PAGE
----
Hyo-Jin Kim, Hwa-Rim Lee, Ji-Young Seo, Hye Guk Ryu, Kyung-Ha Lee, Do-Yeon Kim, Kyong-Tai Kim
Nuclear factor, interleukin 3, regulated (Nfil3, also known as E4 Promoter-Binding Protein 4 (E4BP4)) protein is a transcription factor that binds to DNA and generally represses target gene expression. In the circadian clock system, Nfil3 binds to a D-box element residing in the promoter of clock genes and contributes to their robust oscillation. Here, we show that the 5'-untranslated region (5'-UTR) of Nfil3 mRNA contains an internal ribosome entry site (IRES) and that IRES-mediated translation occurs in a phase-dependent manner...
February 21, 2017: Scientific Reports
https://www.readbyqxmd.com/read/28220813/foxo1-expression-in-keratinocytes-promotes-connective-tissue-healing
#14
Chenying Zhang, Jason Lim, Jian Liu, Bhaskar Ponugoti, Sarah Alsadun, Chen Tian, Rameen Vafa, Dana T Graves
Wound healing is complex and highly orchestrated. It is well appreciated that leukocytes, particularly macrophages, are essential for inducing the formation of new connective tissue, which requires the generation of signals that stimulate mesenchymal stem cells (MSC), myofibroblasts and fibroblasts. A key role for keratinocytes in this complex process has yet to be established. To this end, we investigated possible involvement of keratinocytes in connective tissue healing. By lineage-specific deletion of the forkhead box-O 1 (FOXO1) transcription factor, we demonstrate for the first time that keratinocytes regulate proliferation of fibroblasts and MSCs, formation of myofibroblasts and production of collagen matrix in wound healing...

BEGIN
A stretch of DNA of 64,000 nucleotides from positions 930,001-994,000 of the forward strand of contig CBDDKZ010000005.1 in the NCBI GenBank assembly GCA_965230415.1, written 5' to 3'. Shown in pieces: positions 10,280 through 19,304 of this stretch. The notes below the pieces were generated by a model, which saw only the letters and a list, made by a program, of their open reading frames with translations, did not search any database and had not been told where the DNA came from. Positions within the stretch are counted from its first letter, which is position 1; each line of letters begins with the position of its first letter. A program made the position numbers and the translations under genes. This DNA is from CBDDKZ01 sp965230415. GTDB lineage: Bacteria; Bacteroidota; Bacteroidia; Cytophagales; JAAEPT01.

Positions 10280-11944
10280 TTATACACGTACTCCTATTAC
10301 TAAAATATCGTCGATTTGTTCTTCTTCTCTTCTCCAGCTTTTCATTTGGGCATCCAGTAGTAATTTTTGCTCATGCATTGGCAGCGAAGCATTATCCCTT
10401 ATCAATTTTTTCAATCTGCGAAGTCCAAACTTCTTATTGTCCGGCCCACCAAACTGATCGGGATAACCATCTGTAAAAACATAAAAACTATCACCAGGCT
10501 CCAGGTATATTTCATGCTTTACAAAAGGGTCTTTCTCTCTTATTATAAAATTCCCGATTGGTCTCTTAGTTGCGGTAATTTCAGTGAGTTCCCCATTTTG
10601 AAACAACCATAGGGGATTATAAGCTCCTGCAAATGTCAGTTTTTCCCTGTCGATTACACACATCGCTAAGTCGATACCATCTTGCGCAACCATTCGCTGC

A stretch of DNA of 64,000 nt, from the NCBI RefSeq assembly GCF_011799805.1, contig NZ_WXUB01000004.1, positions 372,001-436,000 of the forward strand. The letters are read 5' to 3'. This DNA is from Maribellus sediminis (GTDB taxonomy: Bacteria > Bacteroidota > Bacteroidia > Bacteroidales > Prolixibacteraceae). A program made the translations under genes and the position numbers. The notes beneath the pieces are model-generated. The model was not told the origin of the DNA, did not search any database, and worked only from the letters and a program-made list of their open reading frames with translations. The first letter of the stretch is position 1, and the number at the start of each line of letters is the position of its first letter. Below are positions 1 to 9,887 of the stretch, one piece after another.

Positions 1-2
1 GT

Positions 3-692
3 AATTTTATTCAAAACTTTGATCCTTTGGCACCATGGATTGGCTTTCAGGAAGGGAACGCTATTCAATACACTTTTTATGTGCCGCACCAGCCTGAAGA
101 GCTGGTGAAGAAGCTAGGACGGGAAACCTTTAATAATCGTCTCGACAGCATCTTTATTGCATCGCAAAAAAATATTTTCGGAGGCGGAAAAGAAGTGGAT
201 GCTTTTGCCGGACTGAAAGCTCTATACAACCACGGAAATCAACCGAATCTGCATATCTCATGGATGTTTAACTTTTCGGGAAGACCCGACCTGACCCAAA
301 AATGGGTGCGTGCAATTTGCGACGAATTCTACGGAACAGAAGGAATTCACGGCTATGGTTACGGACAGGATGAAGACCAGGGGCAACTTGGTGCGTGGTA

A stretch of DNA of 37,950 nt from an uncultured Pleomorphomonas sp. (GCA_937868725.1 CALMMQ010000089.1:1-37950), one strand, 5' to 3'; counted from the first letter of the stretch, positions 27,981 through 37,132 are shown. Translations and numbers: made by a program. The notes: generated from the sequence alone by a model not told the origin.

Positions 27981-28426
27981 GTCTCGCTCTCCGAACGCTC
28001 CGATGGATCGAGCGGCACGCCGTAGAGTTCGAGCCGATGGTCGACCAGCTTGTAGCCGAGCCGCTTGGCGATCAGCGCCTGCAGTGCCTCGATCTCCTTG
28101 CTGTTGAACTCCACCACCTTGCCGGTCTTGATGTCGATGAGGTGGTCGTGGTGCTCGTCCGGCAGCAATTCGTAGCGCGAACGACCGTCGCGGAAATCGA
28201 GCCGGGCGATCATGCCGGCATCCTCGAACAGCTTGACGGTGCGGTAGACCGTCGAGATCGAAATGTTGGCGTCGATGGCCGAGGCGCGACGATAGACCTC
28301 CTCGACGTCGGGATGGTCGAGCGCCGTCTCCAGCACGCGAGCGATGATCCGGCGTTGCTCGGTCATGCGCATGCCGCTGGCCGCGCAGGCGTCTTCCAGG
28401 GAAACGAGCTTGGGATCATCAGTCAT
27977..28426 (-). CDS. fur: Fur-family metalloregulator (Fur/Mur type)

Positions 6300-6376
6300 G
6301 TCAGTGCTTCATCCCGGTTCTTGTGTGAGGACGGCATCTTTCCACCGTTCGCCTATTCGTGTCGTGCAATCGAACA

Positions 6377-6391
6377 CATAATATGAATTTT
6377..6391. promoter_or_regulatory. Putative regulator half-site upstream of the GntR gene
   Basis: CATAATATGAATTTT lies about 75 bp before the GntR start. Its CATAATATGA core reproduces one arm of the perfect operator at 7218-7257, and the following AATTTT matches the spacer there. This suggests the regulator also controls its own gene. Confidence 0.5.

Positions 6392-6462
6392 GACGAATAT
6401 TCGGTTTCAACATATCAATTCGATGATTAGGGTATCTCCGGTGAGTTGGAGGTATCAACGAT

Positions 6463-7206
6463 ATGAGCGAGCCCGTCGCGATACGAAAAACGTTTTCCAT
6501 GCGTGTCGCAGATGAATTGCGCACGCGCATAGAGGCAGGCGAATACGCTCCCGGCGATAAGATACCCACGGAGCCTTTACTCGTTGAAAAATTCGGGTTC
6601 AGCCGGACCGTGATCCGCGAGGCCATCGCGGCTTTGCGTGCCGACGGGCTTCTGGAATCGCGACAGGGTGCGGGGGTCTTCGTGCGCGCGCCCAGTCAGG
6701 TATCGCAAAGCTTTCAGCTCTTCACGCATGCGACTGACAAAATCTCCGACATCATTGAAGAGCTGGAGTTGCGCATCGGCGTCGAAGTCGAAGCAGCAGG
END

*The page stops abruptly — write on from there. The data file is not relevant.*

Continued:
February 21, 2017: Scientific Reports
https://www.readbyqxmd.com/read/28220803/tcf7-is-suppressed-by-the-androgen-receptor-via-microrna-1-mediated-downregulation-and-is-involved-in-the-development-of-resistance-to-androgen-deprivation-in-prostate-cancer
#15
M K Siu, W-Y Chen, H-Y Tsai, H-Y Chen, J J Yin, C-L Chen, Y-C Tsai, Y-N Liu
BACKGROUND: Resistance to androgen deprivation therapy (ADT) represents a key step in the malignant progression of prostate cancer, and mutation to androgen receptor (AR) is one major driver to an androgen-independent phenotype. However, alternative oncogenic pathways that bypass AR signaling have emerged as an important mechanism promoting resistance to ADT. It is known that AR activation can prevent the interaction between β-catenin and T cell factor/lymphoid enhancer-binding factor (TCF/LEF) family, inhibiting the Wnt signaling pathway...
February 21, 2017: Prostate Cancer and Prostatic Diseases